Rainer Werner Fassbinder’s camera glides around and around peopled rooms in Traunitz Castle, to where unbeknownst in advance marital partners Gerhard and Ariane Christ each has brought his or her lover. (The castle is their country home.) Everyone, “caught,” laughs brittly; their crippled teenaged daughter, Angela, along with her deaf-mute attendant whose name is Traunitz, also arrives. Despite her virtuous name (Angela Christ), the girl is up to no good, setting her elders to play Chinese Roulette, a verbal “truth game” where cruel questions are asked and answered, and where on this occasion a bullet (instead of a spinning roulette wheel ball) eventually finds an unexpected home. The film ends outside the mansion at night—a long-shot accompanied by the sound of a bullet indoors, halting the group’s movement to their cars with a powerful freeze-frame. Is the discharge new, or a haunting collective echo?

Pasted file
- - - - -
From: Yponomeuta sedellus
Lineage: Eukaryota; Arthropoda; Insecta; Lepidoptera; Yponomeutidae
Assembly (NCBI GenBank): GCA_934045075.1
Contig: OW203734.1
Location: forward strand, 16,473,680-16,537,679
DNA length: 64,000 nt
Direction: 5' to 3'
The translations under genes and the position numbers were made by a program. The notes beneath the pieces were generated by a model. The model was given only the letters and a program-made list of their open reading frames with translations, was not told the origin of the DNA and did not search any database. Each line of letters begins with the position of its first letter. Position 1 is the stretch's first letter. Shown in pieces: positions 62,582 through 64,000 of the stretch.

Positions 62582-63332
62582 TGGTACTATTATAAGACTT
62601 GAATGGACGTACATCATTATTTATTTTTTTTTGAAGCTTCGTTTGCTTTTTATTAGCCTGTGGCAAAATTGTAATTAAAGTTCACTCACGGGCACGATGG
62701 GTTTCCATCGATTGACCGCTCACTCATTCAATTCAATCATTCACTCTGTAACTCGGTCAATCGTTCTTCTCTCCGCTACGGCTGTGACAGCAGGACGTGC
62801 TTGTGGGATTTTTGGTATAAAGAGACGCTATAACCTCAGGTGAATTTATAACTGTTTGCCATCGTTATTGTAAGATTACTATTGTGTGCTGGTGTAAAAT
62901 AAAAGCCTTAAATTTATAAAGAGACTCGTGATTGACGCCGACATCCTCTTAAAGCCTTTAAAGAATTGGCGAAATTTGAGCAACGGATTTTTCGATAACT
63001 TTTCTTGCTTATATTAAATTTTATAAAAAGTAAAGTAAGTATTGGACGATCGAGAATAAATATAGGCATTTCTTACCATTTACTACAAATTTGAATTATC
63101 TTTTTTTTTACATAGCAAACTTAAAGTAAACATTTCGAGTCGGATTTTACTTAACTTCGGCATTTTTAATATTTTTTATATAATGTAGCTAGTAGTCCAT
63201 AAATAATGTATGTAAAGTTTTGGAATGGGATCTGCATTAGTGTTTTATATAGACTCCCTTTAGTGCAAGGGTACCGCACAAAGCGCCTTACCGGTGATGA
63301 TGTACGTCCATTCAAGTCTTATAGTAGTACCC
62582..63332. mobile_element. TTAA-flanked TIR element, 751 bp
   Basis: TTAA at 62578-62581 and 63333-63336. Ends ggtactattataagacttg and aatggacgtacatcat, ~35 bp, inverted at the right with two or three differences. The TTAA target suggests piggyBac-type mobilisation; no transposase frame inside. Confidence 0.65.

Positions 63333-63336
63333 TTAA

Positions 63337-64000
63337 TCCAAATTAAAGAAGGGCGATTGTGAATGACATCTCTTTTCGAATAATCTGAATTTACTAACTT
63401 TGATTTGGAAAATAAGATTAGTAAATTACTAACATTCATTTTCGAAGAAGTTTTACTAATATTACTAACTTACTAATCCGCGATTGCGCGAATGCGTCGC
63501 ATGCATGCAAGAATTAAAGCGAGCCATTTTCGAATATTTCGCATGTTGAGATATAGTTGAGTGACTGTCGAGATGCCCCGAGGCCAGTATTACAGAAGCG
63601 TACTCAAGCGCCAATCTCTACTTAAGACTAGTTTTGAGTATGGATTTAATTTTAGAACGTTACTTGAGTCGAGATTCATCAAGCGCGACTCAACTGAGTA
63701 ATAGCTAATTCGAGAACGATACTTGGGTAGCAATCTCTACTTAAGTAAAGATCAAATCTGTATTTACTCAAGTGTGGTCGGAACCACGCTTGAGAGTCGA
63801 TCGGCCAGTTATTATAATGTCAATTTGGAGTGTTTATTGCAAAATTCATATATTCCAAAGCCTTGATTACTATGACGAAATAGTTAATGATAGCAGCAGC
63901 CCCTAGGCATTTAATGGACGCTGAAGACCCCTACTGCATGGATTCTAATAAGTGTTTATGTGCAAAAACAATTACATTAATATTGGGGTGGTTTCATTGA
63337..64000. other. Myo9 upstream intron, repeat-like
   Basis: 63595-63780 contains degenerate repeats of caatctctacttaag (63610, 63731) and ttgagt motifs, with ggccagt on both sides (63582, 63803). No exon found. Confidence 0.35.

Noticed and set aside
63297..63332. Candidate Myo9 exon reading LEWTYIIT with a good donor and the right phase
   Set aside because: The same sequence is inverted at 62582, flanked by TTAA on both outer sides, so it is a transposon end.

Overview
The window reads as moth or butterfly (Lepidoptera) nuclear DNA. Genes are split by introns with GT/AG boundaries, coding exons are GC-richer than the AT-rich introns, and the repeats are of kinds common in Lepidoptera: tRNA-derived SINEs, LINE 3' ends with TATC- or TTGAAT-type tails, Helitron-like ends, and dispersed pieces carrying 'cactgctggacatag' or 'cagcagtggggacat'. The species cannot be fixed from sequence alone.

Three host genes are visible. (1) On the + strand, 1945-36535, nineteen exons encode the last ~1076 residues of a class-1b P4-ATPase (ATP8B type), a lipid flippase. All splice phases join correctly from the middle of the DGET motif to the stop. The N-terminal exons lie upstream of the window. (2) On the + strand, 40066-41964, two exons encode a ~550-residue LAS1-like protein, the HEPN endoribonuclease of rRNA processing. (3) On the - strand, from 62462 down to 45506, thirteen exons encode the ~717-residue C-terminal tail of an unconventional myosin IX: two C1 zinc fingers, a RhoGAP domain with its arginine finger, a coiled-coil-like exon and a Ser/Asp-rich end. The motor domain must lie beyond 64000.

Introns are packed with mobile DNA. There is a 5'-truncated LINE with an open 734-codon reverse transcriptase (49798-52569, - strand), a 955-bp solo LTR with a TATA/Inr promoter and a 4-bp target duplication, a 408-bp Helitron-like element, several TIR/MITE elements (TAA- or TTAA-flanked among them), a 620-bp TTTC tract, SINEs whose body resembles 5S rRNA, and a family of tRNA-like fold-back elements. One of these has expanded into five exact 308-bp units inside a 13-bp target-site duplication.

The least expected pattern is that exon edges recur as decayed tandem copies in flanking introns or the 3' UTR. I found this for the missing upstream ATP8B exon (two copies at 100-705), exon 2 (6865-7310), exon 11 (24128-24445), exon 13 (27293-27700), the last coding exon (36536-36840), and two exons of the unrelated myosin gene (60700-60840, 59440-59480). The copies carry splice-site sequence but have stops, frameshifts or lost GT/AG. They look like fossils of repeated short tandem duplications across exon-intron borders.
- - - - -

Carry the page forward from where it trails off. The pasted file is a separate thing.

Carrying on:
Forlorn, baroque, stylish and slow, the pace, however, helping to make the film explosively funny at some of its twists and turns (as when caretaker/cook Kast’s son, Gabriel, pulls out of a piece of luggage belonging to one of the guests a dildo, which he proceeds to caress), Chinesisches Roulette suggests the influences of Sartre’s No Exit and Albee’s Who’s Afraid of Virginia Woolf? “Have you ever been in Hell?” Gabriel asks the gas station attendant, who cryptically answers, “Yes.” The long day’s nasty game-playing somehow seems to strengthen the Christs as a couple.
This formally very beautiful piece of work shows life as a truth-vs.-illusionary stage play, all aglitter, inhabited by mirror-images; at one point, we see each of two different female characters as a trapped reflection in a separate (male?) mirror. Margit Carstensen gives a riveting performance as Ariane; Anna Karina is lovely as Irene, Gerhard’s mistress.
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